Last, but not least . . .
An extra chair at the dinner table: Until recently, Lubuntu was an independent project based on Ubuntu — Ubuntu with the Lightweight X11 Desktop Environment, or LXDE for short. Starting with Ubuntu 11.10 in November, however, Lubuntu will join the Ubuntu family as an official variant, according to this article on the Liliputing site. Welcome to the family, Lubuntu.
Colonel Panik, my good friend and constant commenter to this blog, asked me to give you all some insights about what we’re finding at the Felton Farmers Market every Tuesday.
An order is an order, and Bob does outrank me.
So here’s what we’re finding in Felton:
More people are using Linux than come to the Felton LUG meeting: We’ve encountered roughly a dozen people in two weeks who live in Felton who use Linux who we’ve never seen at a meeting. My oft-echoed question, “Have you heard of Linux?” has been met with a constant “Yes,” and many of the people who have, and who have used (or are using) it are already using Ubuntu. I like to think this has something to do with the Lindependence events back in 2008, not to mention the Software Freedom Day events we’ve had here since 2007, but there’s no hard evidence to back this up. It’s just a hunch.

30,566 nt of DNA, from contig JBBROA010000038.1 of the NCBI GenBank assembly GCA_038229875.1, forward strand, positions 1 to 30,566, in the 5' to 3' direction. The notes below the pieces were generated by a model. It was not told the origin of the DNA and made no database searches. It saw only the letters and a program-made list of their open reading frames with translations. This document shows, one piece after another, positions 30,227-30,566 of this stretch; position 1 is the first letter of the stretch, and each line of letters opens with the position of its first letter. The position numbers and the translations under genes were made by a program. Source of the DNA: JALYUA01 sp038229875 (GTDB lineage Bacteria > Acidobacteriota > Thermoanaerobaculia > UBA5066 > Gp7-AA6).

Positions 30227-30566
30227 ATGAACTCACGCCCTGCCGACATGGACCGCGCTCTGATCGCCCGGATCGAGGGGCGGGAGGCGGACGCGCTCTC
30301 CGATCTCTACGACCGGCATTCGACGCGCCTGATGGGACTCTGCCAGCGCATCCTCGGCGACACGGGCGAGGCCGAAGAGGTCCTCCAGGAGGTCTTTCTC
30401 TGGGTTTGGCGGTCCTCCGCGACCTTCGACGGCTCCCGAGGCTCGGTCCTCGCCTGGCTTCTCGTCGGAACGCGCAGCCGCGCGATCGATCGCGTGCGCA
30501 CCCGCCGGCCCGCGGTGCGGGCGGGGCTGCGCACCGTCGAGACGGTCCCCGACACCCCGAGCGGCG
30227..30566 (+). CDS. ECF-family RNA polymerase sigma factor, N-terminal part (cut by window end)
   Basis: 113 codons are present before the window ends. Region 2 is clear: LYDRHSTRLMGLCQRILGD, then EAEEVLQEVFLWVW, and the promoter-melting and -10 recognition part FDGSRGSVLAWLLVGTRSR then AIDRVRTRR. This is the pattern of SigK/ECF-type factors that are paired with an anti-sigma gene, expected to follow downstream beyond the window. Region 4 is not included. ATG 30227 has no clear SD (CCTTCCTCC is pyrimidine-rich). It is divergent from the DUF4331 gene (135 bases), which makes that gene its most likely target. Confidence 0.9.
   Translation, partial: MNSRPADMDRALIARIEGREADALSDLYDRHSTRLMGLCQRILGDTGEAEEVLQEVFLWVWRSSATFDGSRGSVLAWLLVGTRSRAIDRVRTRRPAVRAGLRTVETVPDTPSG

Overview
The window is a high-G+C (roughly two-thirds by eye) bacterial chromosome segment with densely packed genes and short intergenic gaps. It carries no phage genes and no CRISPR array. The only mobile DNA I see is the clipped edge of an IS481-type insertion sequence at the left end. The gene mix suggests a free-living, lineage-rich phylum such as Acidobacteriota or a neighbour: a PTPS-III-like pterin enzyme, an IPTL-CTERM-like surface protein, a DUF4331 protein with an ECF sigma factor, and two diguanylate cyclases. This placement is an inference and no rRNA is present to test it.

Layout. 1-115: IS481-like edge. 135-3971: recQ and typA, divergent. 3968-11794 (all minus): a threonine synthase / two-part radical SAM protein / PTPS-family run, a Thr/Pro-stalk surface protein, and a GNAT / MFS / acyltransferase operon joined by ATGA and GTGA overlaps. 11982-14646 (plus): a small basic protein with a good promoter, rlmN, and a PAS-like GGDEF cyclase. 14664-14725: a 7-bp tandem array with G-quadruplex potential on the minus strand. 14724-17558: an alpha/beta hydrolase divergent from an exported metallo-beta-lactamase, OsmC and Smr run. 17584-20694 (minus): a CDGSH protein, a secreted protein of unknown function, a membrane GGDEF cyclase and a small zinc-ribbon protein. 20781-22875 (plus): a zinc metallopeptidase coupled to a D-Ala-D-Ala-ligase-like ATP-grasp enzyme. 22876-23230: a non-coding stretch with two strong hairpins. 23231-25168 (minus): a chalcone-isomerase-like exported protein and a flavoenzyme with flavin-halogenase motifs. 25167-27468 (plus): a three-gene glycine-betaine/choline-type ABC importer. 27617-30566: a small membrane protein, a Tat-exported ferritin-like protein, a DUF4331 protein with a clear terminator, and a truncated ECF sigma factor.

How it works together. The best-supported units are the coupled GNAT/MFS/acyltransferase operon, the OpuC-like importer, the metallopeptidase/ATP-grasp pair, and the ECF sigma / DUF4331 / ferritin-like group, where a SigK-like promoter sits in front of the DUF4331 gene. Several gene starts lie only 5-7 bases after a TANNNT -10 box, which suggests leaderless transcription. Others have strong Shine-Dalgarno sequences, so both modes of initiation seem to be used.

Most people are looking for digital alternatives: There are only a handful of people — I can only think of two in two weeks that we’ve had the table — that have no interest in FOSS after explaining what it is. In fact, a lot of people are looking for alternatives to the laundry list of maladies that accompany their daily Windows experience. In fact, easing them into FOSS with the OpenCD is a good way to introduce them to programs like OpenOffice.org and GIMP, and eventually we can get them to change operating systems to something — oh, I don’t know — free as in freedom and price?
“. . . I haven’t used it, but my $FAMILY_MEMBER has”: This is a common response by those who have not used Linux/FOSS themselves. This is a promising sign. Even though they may not be using it, at least they’re aware of it. Those who went home with a disk hopefully will know more about it and come back the following week with questions.
There are other things that amaze me: The Google engineer who stopped by the table — “Oh, I’d better know what Linux is.” — and others who work “over the hill,” as we call the Silicon Valley, who would stop with strawberries in hand to take a look at what we had, and take a disk or two to try out. Also, what amazes me is that a lot of youngsters — teens, of course — who have used FOSS and don’t mind spending their time at the table talking about things like “Will GIMP ever have only one window?”
Thanks for helping at the booth so far go to: Bob Lewis, my partner in Felton LUG organizing, who is one of the most sensible and passionate Linux evangelists I know; Karsten Wade, who brings his vast knowledge and rapier-quick wit, and OpenSource.com swag, to the table; Frank Adamson, the Ubuntu-using octogenarian who took his daily mile-walk to come to staff the table; and to Peter Belew, for making his talents available at the table.
See you next Tuesday. Coming up next: Reports from OSCON.